Hong Kong (CNN) Chinese leader Xi Jinping on Wednesday met his Belarusian counterpart Alexander Lukashenko – a close ally of Vladimir Putin – during a state visit that comes as the West warns China against lethal aid to Putin’s war in Ukraine.
Xi welcomed Lukashenko to the Great Hall of the People in Beijing on Wednesday before the two officials began formal talks, according to Belarusian state media Belta.
It is their first face-to-face meeting since the two leaders agreed in September to transform their countries’ relations into a “comprehensive all-weather strategic partnership” on the sidelines of the Shanghai Cooperation Organization summit. (OCS) in Uzbekistan, which Putin also participated.
The visit by the Belarusian leader – who allowed Russian troops to use Belarus to stage their first incursion into Ukraine last year – comes as tensions between the United States and China have escalated in recent weeks, including in because of Washington’s concerns that Beijing is planning to send deadly aid to the Kremlin’s war effort. Beijing has denied these allegations.
The meeting came a day after US Secretary of State Antony Blinken on Tuesday made some of the most blunt comments yet on how the United States would react to any deadly support China provided Russia.
Blinken warned that Washington would target Chinese companies or citizens involved in any effort to send lethal aid to Russia for its war in Ukraine, during a visit to Kazakhstan. He later said he had no plans to meet his Russian or Chinese counterparts at a G20 meeting for foreign ministers scheduled for New Delhi, India on March 2.
Beijing – which claims to be a neutral party in the conflict – has pushed back against the US implication that it was planning to send lethal aid. Its Foreign Ministry said on Monday that China was “actively promoting peace talks and the political settlement of the crisis”, while the United States “was dumping deadly weapons on the battlefield in Ukraine”.
Beijing released a 12-point position on the “political solution” to the crisis last week in a document calling for peace talks to end the year-long war. Its publication, however, was criticized by Western leaders, who accused China of having already sided with Russia.
Reacting to the meeting between Xi and Lukashenko, Blinken said China ‘cannot have it both ways’, ‘presenting itself as a force for peace in public’ as it ‘continues to fuel the flames of this fire that Vladimir Putin started”. “
He added that there were “some positive elements” in China’s peace proposal, but warned that “if China was really serious about this, the very first principle that established sovereignty, it would have spent the whole of last year working for the restoration of Ukraine’s full and complete sovereignty.”
Blinken accused China of doing the opposite of supporting peace in Ukraine “in terms of its efforts to advance Russian propaganda and disinformation about blocking and fighting war for Russia.”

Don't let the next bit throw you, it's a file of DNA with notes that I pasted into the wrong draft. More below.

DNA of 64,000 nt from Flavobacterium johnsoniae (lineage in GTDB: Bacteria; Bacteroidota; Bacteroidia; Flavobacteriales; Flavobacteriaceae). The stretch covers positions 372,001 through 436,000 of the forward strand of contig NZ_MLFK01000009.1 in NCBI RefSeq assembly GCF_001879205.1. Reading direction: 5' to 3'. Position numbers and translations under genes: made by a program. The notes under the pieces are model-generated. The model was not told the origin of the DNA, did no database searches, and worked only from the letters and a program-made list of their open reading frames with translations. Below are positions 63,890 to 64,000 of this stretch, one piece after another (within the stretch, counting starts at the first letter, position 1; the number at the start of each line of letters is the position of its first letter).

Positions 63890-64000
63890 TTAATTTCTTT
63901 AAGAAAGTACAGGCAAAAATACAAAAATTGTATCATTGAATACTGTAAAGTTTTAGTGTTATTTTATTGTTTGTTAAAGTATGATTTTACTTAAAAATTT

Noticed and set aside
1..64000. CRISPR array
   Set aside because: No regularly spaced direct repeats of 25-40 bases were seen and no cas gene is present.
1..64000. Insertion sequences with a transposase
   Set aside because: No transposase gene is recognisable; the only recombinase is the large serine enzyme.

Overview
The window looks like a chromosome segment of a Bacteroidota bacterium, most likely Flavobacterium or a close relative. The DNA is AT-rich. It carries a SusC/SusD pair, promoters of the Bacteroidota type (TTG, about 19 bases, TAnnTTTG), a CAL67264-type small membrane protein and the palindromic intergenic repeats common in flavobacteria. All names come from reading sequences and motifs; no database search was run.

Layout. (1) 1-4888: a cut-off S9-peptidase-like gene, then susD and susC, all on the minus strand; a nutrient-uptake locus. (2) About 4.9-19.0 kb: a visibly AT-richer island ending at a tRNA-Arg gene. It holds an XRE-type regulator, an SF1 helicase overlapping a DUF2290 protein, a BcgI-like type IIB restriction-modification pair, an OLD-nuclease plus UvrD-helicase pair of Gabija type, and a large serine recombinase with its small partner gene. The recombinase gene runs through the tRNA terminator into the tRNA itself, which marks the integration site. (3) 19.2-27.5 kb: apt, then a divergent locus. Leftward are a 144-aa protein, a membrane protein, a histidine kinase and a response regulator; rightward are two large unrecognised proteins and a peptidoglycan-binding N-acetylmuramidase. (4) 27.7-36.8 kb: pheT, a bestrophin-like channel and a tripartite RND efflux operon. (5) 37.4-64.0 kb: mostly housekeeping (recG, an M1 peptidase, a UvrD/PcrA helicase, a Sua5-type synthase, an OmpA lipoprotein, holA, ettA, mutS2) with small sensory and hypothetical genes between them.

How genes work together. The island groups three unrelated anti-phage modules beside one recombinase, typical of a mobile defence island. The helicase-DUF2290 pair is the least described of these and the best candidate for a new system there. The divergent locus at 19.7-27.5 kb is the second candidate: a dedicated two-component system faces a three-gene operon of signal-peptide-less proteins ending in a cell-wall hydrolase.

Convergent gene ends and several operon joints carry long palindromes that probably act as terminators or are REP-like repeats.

Lukashenko told Xi that Belarus fully supports Beijing’s “recent” initiative during their meeting on Wednesday, according to Belarusian state media.
“Today’s meeting comes at a very difficult time which requires new, non-standard approaches and responsible political decisions,” Lukashenko said, Xi reported BelTA. “They should be aimed at preventing a global confrontation that will have no winners. You recently stated this, both clearly and unambiguously, when addressing the global community.
“Belarus has actively offered peace and fully supports your initiative on international security.”
Lukashenko also met with Chinese Premier Li Keqiang on Wednesday and called on the two countries to “intensify” their relations, according to a reading from the Belarusian government.
“We don’t have closed cooperation topics. We cooperate in all areas. Most importantly, we never set ourselves the task of being friends or working against third countries,” Lukashenko told Li according to reading.
The closer ties between Minsk and Beijing come with a years-long decline in Belarus’ relations with the European Union and the possibility that it will seek to diversify its Russian-dependent economy.
The former Soviet state has been the target of broad sanctions by the United States and its allies in response to Moscow’s aggression after Lukashenko allowed Russian troops to invade Ukraine through the Ukrainian-Belarusian border. 1,000 kilometers (621 miles) north of Kiev.
Nor does the European Union recognize the results of Lukashenko’s 2020 election victory – which sparked mass pro-democracy protests in the country and was followed by a brutal government crackdown.
Throughout the conflict in Ukraine, there have been fears that Belarus could once again be used as a launching ground for another Russian offensive, or that Lukashenko’s own troops might join the war. Before heading to Moscow earlier this month, Lukashenko said there was “no way” his country would send troops to Ukraine unless it came under attack.
China and Belarus have previously hinted that the United States does not want to see an end to the conflict.
In comments to reporters earlier this month before traveling to Moscow to meet Putin, Lukashenko said he wanted to see “peaceful negotiations” and accused the United States of preventing Ukrainian President Volodymyr Zelensky from negotiating.
“The United States is the only one who needs this massacre, they want it,” he said.
Beijing has made similar claims, with senior Chinese diplomat Wang Yi telling a security conference in Munich earlier this month that China is “not adding fuel to the fire” and “not taking advantage of this crisis,” alluding to regular Chinese propaganda. message that the United States is intentionally prolonging the war to advance its own geopolitical interests and increase the profits of its arms manufacturers.
CNN’s Martin Goillandeau and Sandi Sidhu contributed reporting.